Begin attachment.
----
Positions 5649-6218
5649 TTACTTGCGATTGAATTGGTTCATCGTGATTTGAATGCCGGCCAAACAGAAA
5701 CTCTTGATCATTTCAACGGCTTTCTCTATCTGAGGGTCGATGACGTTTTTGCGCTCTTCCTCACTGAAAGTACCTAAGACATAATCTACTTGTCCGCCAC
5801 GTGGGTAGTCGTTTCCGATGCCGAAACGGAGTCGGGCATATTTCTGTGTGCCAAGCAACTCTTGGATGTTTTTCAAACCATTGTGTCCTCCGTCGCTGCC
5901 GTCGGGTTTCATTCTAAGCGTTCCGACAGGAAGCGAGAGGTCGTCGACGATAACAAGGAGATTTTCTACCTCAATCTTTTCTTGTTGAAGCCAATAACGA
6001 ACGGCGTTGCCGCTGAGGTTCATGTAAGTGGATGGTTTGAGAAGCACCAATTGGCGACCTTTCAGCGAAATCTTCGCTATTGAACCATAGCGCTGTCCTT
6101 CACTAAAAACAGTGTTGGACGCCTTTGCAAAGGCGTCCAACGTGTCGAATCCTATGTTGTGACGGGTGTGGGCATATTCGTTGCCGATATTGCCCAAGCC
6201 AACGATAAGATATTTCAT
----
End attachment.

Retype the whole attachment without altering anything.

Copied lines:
Positions 5649-6218
5649 TTACTTGCGATTGAATTGGTTCATCGTGATTTGAATGCCGGCCAAACAGAAA
5701 CTCTTGATCATTTCAACGGCTTTCTCTATCTGAGGGTCGATGACGTTTTTGCGCTCTTCCTCACTGAAAGTACCTAAGACATAATCTACTTGTCCGCCAC
5801 GTGGGTAGTCGTTTCCGATGCCGAAACGGAGTCGGGCATATTTCTGTGTGCCAAGCAACTCTTGGATGTTTTTCAAACCATTGTGTCCTCCGTCGCTGCC
5901 GTCGGGTTTCATTCTAAGCGTTCCGACAGGAAGCGAGAGGTCGTCGACGATAACAAGGAGATTTTCTACCTCAATCTTTTCTTGTTGAAGCCAATAACGA
6001 ACGGCGTTGCCGCTGAGGTTCATGTAAGTGGATGGTTTGAGAAGCACCAATTGGCGACCTTTCAGCGAAATCTTCGCTATTGAACCATAGCGCTGTCCTT
6101 CACTAAAAACAGTGTTGGACGCCTTTGCAAAGGCGTCCAACGTGTCGAATCCTATGTTGTGACGGGTGTGGGCATATTCGTTGCCGATATTGCCCAAGCC
6201 AACGATAAGATATTTCAT